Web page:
Earlier this semester, I advised two of my MBA students who were participating in separate case competitions. This week, they informed me that their teams did quite well in their respective competitions. One team won the International Business Ethics Case Competition and the other came in Second Place for the Wake Forest Case Competition. All in all, I spent at most 3 hours on one of these teams and not more than 1 hour with the other. So, maybe less is indeed more — less involvement from me = more success for my students 🙂

Digital and Social Media Strategy for MBAs – 2nd run

Just wrapped up the MBA course on digital and social media strategy (ISOM5390). Once again, I’m fortunate to have a great group of eager and motivated students to keep me on my toes.

Happy ending with the 2nd batch!

After the last class, I received feedback from some of the students about the course:

Since this class material was new to me, this was not easy task for me. However, I will be involved in the marketing project after  MBA, so this class was practical and helpful for me to understand how to think about marketing. Thank you for your class. If I can, I want to take your class again.

I want to thank you again for your class, it is beyond my expectation. As I mentioned in last class, this course brings fresh knowledge about social media and those guest speakers’ insightful sharing did put us in a real business world, so it was a very pleasant and achieving learning process. Hope more of other future MBA students can benefit from your course!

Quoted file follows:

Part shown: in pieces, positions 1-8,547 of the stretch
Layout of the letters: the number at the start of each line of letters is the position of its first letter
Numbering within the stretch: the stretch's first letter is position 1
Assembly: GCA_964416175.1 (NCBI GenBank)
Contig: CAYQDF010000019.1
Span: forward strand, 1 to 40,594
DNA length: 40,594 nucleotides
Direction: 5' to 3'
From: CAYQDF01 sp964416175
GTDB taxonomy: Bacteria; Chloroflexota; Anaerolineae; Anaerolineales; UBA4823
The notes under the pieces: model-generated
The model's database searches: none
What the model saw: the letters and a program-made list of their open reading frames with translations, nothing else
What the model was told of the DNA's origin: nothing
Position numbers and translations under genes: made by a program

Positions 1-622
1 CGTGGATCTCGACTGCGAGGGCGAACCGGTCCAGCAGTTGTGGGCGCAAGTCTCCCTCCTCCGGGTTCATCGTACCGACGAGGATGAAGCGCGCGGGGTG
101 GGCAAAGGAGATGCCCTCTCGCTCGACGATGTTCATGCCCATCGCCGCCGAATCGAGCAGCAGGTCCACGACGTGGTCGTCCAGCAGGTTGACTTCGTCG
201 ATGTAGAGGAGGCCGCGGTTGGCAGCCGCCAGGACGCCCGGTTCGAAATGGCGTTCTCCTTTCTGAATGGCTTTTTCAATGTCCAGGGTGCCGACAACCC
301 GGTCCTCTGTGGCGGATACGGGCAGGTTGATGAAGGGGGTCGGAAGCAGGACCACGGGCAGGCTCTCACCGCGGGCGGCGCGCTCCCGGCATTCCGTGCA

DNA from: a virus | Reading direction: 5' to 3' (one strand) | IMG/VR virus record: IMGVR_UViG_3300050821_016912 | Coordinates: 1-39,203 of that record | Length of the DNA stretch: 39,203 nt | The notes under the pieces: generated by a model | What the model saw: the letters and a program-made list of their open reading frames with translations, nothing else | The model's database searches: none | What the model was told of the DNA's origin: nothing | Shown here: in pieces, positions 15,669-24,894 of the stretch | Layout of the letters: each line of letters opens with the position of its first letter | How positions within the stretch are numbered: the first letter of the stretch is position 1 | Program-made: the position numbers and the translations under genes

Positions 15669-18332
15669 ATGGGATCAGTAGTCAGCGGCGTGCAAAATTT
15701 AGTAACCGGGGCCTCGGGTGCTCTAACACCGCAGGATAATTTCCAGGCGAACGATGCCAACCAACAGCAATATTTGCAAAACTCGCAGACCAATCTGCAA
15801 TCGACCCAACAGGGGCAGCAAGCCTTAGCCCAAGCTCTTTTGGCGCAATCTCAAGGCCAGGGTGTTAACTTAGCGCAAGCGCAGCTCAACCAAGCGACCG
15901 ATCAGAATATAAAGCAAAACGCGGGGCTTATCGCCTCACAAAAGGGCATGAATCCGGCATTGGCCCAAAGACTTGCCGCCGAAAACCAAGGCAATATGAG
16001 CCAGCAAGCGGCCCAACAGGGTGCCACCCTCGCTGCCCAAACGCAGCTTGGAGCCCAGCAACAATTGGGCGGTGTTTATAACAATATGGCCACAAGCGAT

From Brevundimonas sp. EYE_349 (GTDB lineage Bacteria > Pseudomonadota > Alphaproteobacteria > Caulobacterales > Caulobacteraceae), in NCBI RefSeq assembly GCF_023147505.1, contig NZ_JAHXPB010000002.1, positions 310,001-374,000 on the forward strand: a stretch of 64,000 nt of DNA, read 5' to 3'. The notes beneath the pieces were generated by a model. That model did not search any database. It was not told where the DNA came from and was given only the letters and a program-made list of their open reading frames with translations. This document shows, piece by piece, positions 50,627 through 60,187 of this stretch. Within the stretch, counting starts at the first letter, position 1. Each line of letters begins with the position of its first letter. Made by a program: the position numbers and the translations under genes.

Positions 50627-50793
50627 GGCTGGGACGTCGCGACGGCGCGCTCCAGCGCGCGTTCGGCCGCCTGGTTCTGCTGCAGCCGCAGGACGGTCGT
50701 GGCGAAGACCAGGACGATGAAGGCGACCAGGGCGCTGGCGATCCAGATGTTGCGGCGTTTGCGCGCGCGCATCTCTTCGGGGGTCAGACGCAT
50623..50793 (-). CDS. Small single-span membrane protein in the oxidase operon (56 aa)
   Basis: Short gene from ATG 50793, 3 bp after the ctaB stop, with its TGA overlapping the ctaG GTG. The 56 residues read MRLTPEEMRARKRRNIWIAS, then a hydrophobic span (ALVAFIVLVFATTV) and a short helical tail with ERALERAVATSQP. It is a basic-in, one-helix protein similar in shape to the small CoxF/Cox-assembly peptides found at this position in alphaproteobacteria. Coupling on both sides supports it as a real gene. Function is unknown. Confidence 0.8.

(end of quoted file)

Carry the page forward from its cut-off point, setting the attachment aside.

It is one of the most practical class I had so far. Will definitely recommend to other MBAP (especially marketers). THANK YOU again.

Glad to know that some students found the course valuable.

The perfect publication record for getting tenure?

  1. Top-tier publication single-authored by yourself — shows that you can work independently.
  2. Top-tier publication with a peer — show that you are a team-player.
  3. Top-tier publication with a student — shows that you can supervise someone.
  4. Top-tier publication with a senior scholar in your field — show that you can be supervised by someone.
  5. Top-tier publication in another field (e.g., quantum physic) — show that you are inter-disciplinary.
  6. Article in a top practitioner journal (e.g., HBR, Sloan Review) — shows that your research has some practical impacts.